1. Purchase and Sale Agreement: The name of this one pretty much gives it away; the purchase and sale agreement (or commonly referred to as the P&S agreement) documents the final terms and conditions of the purchase, including the sale price. Our biggest tip is this: read the fine print! Since the P&S agreement is the last step before closing the deal, it’s important to make sure that you are satisfied with the document’s conditions and you fully understand the transaction before finalizing anything. The terms of your contract may differ slightly based on the state, but you can expect to find each of the following:
  • Closing Date: This is the date that the purchase is completed and the seller can collect the money for their property. While the P&S agreement is firm, the date is typically more flexible and you can always adjust it accordingly with an attorney (if your state requires an attorney) if you want it changed.
  • Legal Description of Property: This section should include important information about the property such as the size, location, property lines, and often a map of the property.
  • Contingencies: Contingencies are vital to the P&S agreement because they protect the buyer—think of them as insurance policies. Common examples of contingencies include title searches, appraisals, home inspections, and financing contingencies. This may seem like a lot of work to include, but it’s better to be safe than sorry at the end of the day.

  • Final Sale Price: This is the sale price that is agreed upon by both the buyer and seller. However, going back to the previous point, the final sale price may be subject to change if one or more of the contingencies are not met. Again, read the fine print!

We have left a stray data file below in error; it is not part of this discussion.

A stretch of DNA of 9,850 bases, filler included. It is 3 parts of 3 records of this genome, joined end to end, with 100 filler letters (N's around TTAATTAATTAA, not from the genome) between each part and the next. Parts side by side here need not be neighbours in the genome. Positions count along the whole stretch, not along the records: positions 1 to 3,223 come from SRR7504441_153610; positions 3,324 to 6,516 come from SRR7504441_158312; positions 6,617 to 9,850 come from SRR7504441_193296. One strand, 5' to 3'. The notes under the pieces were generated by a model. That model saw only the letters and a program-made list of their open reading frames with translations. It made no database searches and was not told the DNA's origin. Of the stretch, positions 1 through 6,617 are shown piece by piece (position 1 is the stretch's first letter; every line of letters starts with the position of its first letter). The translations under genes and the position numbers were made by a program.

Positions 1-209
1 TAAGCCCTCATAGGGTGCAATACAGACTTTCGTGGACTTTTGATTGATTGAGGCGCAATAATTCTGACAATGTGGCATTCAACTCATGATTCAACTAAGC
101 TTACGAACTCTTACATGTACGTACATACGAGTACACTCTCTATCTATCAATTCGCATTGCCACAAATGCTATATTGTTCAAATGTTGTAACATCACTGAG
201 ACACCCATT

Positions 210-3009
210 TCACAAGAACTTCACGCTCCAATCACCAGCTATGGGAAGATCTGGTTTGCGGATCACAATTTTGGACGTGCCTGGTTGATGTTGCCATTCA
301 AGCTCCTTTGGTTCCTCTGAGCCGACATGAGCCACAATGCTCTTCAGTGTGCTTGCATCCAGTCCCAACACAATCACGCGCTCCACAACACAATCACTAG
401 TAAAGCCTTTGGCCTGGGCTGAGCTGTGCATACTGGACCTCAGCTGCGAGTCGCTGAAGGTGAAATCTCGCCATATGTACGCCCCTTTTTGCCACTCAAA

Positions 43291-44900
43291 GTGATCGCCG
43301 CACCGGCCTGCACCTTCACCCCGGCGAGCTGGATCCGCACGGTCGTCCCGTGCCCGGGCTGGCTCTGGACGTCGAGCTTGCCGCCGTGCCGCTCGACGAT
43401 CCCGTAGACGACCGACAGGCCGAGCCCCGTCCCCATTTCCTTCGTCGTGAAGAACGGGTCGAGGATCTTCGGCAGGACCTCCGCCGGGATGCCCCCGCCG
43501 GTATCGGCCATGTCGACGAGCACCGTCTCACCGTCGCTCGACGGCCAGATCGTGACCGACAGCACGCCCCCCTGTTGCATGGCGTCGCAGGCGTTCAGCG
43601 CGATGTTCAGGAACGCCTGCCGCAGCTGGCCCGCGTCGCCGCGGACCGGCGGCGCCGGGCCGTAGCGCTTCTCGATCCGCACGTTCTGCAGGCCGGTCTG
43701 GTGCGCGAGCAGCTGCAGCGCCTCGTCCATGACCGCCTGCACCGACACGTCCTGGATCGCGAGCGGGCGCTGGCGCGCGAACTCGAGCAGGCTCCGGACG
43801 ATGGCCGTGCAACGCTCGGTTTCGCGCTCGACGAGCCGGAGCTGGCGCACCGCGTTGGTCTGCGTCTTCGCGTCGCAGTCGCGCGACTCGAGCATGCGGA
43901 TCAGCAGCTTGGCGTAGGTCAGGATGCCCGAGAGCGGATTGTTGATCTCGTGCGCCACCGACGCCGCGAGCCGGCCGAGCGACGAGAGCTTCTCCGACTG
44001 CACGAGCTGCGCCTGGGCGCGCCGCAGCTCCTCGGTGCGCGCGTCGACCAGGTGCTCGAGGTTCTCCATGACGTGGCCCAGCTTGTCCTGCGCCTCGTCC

2. Parties Involved: Be sure to include the names of all of the parties involved and their signatures listed on the title.

    3. Deed Type: Is your contract using a general warranty deed? A quitclaim deed? A special warranty deed? Be sure you clarify which type is to be conveyed.

    4. Buyer and Seller’s Default Clause: Defaults on a real estate contract are rare, but they are extremely important to have in a worst-case scenario. Essentially, default occurs when one of the parties breaks the terms of the contract or agreement. Similar to contingencies, this is important to include to protect the buyer or seller from potential financial and legal risks.

    5. Addendum: While this is totally optional, an addendum can be added to the contract to update or change any relevant information, terms, or conditions. Once the addendum is signed by both the buyer and seller, attach it to the original purchase contract and you’re all set.

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Wholesale Contract Templates

If your head is spinning after reading the previous paragraph, you can always rely on a template instead of creating your own contract. As promised, here are a few of our favorite free templates to help you get started: